I would never use this, if I had a choice.
posted by answergrape at 8:58 PM on June 3, 2021 [1 favorite]


another thing to consider is students being more comfortable with a LMS they already know.

Yeah, you don't get to pick your LMS I'm afraid. I'm very grateful I don't have to use Blackboard anymore, but it's not impossible, and if that's what the school uses, that's what you should use.
posted by coffeecat at 9:34 PM on June 3, 2021 [9 favorites]


My campus uses Canvas, and I'm pretty happy with it. However, I think you should stick with Blackboard for the same reasons others have mentioned.

Get in touch with the online or distance education teaching support at your campus. Find out what resources are available to support students and faculty with using Blackboard. A few examples from my campus are a self-paced Canvas orientation for incoming students, templates to help faculty get started with building a course, and purchasing extra phone and web support for technical issues so students can get help 24/7.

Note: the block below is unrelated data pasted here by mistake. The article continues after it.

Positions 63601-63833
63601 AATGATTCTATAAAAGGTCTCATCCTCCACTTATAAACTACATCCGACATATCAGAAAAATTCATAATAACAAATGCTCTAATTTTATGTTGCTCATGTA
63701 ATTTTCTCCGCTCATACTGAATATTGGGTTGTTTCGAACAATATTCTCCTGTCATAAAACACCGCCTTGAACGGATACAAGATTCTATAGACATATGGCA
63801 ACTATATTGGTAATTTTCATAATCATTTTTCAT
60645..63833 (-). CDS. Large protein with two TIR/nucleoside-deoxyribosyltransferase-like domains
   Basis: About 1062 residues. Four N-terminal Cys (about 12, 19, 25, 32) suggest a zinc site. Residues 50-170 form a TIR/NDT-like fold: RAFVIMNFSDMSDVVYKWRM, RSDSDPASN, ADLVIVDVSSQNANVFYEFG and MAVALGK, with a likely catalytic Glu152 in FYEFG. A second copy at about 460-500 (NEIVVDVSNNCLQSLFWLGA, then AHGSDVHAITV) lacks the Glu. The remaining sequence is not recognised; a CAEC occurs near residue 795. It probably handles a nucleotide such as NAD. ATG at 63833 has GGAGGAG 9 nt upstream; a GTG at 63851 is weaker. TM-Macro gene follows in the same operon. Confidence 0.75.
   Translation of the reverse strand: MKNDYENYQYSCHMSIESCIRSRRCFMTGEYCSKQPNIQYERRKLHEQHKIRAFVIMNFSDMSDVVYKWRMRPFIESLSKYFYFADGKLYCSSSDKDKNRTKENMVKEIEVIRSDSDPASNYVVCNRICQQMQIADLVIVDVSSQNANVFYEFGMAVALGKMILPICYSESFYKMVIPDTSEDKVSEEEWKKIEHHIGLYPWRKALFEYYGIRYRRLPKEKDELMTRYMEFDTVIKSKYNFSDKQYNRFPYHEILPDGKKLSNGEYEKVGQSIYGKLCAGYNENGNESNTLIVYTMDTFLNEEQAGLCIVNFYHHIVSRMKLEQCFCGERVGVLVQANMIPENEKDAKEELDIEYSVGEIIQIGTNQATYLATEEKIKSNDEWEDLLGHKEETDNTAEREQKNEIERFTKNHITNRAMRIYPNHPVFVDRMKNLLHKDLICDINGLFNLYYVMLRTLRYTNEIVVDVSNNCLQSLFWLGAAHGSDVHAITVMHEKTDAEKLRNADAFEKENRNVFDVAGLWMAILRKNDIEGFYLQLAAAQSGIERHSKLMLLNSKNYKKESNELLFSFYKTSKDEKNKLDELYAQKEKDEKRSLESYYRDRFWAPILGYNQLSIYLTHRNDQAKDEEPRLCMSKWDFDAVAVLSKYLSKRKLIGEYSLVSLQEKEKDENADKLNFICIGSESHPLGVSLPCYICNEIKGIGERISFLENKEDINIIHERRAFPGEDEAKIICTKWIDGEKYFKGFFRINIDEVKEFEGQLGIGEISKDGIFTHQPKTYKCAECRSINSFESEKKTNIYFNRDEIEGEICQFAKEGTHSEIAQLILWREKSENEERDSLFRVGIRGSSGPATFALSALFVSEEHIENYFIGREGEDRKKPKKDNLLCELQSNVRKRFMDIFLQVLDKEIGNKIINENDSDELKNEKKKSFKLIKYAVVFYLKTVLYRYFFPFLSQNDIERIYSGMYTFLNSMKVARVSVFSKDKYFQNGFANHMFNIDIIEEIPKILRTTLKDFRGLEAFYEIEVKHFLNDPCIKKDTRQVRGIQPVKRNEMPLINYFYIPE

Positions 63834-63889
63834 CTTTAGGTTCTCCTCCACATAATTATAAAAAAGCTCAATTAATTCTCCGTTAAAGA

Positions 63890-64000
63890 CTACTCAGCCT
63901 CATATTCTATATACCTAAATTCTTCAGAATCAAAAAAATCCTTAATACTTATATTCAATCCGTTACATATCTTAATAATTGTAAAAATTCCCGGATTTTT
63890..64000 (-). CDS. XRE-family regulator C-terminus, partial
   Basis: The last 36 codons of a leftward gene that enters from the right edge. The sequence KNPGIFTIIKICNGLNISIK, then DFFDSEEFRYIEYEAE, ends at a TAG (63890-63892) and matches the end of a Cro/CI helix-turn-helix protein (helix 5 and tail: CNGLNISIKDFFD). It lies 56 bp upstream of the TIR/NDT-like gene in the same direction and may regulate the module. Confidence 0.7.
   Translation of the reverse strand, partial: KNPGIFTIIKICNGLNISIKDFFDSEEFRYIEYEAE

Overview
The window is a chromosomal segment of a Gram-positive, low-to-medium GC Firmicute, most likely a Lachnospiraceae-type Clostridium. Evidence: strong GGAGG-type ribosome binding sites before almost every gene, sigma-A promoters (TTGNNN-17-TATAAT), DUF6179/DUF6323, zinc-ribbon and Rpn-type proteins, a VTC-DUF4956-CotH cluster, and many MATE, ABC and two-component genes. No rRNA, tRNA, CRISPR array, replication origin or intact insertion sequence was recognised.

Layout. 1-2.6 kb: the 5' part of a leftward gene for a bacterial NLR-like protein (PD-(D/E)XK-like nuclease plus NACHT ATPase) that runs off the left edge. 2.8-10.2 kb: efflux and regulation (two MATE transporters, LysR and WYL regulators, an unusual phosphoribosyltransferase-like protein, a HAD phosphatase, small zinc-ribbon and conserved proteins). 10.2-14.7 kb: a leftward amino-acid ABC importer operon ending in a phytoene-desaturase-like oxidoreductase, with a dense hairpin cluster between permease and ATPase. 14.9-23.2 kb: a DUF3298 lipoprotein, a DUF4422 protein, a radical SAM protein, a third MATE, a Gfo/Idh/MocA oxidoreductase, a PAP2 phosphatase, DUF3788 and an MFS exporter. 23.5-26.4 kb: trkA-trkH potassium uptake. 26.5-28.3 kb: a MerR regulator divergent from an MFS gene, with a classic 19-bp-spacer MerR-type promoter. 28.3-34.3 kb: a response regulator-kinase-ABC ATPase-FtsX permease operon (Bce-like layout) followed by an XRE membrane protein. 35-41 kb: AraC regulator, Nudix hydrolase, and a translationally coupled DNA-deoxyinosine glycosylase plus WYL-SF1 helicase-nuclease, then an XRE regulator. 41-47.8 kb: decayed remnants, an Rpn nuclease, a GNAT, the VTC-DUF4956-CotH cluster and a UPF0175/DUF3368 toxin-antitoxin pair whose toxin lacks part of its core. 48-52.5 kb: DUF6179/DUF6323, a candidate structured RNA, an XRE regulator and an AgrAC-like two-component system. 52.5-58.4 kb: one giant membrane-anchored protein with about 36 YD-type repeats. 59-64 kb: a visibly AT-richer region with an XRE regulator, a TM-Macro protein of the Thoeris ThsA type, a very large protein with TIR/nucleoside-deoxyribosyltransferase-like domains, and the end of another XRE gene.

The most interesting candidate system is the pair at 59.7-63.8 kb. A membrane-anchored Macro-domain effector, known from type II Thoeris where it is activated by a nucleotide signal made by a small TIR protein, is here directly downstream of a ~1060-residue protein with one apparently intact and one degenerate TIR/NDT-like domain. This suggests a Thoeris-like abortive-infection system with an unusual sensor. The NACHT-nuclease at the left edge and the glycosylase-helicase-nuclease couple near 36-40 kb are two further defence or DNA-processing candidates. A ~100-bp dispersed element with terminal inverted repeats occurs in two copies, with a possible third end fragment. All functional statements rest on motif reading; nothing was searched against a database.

Ask the online teaching support to create a practice/sandbox course for you in Blackboard. Practice courses aren't tied to a real class and have no students. You'll be able to play around in the practice course and preview materials without worrying that students will access content before it's ready. You can copy any finished resources into your actual class.

There may be third-party tools or apps that integrate with Blackboard to add features you want. Tell your course design dreams to your online teaching support. They might have a solution for you!
posted by bones to dark emeralds at 1:19 AM on June 4, 2021 [1 favorite]


Response by poster: >>Yeah, you don't get to pick your LMS I'm afraid.